Public workers in many developing countries shirk at their job and do not exert socially optimal effort. While linking financial incentives to objectively measured performance is one way to improve public services, it is not always feasible for resource-constrained countries to provide significant financial bonuses. Instead, using the intrinsic motivations of workers could provide a cheap way to get workers to improve their performance. Based on ample evidence from behavioural economics it is understood that people are driven not only by financial incentives but also by a desire to do good.
This desire to do good is a behavioural lever available with the public sector organisations to motivate their workforce. However, public organisations are bureaucracies that emphasise the importance of rules and procedures rather than the meaning and mission of the job. This project explores if a public organisation can motivate workers to improve their effort and performance by introducing an explicit mission through a participatory intervention.
Khyber Pakhtunkhwa province of Pakistan has long suffered from insurgent violence. Insecurity coupled with bureaucratic inertia led to a stalling in progress made on public health indicators such as vaccination rates (55% as per KP Health Survey 2017) and infant mortality (58 as per PDHS 2012-13). To reinvigorate the workforce with the aim of providing preventive services to all segments of the population, the health bureaucracy of the province needs to design an optimal mix of financial and non-financial incentives. As part of the effort, district-level officials in the province introduce mission and financial rewards for community health workers with the goal to improve preventive health service delivery.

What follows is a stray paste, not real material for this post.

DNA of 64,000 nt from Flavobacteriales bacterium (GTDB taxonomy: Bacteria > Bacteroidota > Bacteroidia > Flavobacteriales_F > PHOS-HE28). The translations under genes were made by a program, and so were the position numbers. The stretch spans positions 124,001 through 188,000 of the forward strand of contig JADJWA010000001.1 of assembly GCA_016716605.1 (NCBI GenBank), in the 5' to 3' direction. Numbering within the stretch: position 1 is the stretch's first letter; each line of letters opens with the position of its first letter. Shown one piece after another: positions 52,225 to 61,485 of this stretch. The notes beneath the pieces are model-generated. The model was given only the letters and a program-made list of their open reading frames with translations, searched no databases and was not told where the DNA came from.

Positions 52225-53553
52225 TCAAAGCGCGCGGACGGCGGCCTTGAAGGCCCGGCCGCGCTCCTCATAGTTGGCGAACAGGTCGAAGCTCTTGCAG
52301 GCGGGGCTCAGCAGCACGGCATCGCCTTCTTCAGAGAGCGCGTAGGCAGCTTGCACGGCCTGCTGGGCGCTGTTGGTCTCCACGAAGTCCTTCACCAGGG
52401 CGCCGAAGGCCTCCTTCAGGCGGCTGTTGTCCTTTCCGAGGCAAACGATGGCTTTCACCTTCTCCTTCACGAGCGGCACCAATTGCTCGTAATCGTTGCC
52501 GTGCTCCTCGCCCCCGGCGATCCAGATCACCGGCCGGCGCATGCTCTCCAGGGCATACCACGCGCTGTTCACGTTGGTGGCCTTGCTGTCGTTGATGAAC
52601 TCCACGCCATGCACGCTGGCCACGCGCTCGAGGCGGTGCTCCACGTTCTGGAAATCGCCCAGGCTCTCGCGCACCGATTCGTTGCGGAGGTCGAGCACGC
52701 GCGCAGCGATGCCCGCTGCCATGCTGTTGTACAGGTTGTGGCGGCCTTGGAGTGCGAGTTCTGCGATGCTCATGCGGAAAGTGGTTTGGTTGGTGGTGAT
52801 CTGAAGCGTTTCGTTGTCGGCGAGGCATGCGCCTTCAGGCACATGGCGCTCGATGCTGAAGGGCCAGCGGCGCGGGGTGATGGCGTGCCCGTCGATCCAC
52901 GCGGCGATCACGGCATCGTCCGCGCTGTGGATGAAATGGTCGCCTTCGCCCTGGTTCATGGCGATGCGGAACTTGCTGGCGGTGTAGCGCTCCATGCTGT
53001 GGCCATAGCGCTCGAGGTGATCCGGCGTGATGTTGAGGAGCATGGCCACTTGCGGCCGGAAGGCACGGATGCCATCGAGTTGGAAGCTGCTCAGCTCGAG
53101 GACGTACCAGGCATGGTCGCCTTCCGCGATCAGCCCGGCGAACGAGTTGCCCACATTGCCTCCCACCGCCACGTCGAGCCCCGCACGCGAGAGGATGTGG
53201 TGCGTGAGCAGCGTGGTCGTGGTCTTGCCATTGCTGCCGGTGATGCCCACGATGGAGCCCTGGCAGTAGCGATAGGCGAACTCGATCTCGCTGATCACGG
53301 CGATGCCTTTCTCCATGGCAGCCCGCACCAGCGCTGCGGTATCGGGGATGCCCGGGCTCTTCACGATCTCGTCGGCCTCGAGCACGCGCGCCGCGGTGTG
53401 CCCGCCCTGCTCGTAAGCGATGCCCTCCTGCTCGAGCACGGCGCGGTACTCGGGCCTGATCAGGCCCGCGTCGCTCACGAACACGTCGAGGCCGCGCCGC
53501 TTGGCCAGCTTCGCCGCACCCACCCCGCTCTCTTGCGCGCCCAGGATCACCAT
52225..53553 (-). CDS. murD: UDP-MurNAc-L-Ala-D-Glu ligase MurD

Workers will be invited to participate in bi-monthly mission development workshops that will focus on providing them opportunities to deliberate over the meaning of their job in light of the organisational mission. A parallel treatment providing a financial bonus to workers based on their performance will provide a benchmark to study the efficacy of mission-driven motivations. This project can provide evidence for a cheap and scalable way of motivating the workforce in a developing country context.